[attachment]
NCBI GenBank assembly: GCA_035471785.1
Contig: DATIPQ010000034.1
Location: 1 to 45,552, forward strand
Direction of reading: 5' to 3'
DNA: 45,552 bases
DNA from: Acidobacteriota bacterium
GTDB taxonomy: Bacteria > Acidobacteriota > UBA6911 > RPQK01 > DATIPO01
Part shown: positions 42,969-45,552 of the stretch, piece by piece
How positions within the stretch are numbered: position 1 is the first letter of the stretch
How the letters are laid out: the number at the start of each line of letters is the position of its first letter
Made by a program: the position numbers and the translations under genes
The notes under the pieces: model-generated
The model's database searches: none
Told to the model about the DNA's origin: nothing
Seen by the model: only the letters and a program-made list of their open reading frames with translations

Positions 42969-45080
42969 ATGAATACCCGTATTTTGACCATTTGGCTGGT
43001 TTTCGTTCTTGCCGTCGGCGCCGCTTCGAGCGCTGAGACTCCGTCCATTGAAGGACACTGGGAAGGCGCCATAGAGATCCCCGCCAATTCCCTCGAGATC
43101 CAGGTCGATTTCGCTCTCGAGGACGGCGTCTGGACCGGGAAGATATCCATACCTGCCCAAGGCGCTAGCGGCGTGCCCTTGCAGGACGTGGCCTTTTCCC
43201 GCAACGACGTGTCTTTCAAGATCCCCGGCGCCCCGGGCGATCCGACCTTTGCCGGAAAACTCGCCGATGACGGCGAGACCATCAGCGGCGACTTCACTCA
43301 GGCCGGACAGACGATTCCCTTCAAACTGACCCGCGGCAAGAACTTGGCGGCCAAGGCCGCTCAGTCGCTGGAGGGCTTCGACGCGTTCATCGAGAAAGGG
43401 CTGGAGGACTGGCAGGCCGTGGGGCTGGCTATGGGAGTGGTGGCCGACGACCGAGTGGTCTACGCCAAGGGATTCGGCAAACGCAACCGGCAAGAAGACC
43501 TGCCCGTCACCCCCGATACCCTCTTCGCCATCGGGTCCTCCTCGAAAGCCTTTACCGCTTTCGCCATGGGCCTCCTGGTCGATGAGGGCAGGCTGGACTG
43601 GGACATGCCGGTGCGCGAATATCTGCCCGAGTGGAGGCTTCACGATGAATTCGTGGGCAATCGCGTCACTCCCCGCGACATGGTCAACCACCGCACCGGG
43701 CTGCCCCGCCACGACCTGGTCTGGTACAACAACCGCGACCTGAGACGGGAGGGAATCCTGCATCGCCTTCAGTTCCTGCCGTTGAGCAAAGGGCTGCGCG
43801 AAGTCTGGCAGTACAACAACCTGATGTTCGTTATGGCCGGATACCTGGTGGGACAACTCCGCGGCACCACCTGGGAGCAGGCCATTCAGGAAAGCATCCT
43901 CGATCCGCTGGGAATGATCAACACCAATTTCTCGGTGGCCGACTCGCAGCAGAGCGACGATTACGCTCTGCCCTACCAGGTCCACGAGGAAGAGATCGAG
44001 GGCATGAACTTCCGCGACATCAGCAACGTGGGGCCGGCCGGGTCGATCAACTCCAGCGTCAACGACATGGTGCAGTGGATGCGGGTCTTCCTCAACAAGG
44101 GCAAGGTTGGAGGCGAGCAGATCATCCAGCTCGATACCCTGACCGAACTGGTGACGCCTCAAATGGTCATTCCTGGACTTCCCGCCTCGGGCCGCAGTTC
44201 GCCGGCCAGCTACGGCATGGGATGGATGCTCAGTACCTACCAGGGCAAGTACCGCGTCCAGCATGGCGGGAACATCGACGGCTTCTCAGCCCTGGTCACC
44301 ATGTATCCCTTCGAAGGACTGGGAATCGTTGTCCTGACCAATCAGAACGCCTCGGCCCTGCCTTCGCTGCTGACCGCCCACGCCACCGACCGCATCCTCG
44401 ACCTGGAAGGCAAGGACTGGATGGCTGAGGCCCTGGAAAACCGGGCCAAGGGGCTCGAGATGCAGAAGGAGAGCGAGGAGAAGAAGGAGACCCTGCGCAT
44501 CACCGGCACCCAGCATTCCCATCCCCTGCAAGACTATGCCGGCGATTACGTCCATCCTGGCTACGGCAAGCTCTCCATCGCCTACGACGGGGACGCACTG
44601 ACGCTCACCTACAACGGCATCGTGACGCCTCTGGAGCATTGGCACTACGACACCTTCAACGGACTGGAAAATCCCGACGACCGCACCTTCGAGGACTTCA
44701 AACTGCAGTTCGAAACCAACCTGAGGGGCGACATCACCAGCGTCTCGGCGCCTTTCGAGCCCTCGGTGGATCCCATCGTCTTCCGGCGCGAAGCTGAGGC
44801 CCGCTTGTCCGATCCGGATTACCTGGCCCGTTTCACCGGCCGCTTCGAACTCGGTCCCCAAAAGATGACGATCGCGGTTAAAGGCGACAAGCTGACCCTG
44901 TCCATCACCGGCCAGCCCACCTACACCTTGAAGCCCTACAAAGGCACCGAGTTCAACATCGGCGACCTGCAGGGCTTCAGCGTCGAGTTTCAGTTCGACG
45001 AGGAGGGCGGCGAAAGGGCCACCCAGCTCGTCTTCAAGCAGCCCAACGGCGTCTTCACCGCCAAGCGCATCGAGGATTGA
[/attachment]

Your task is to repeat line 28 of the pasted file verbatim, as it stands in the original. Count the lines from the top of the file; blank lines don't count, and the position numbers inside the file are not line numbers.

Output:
44001 GGCATGAACTTCCGCGACATCAGCAACGTGGGGCCGGCCGGGTCGATCAACTCCAGCGTCAACGACATGGTGCAGTGGATGCGGGTCTTCCTCAACAAGG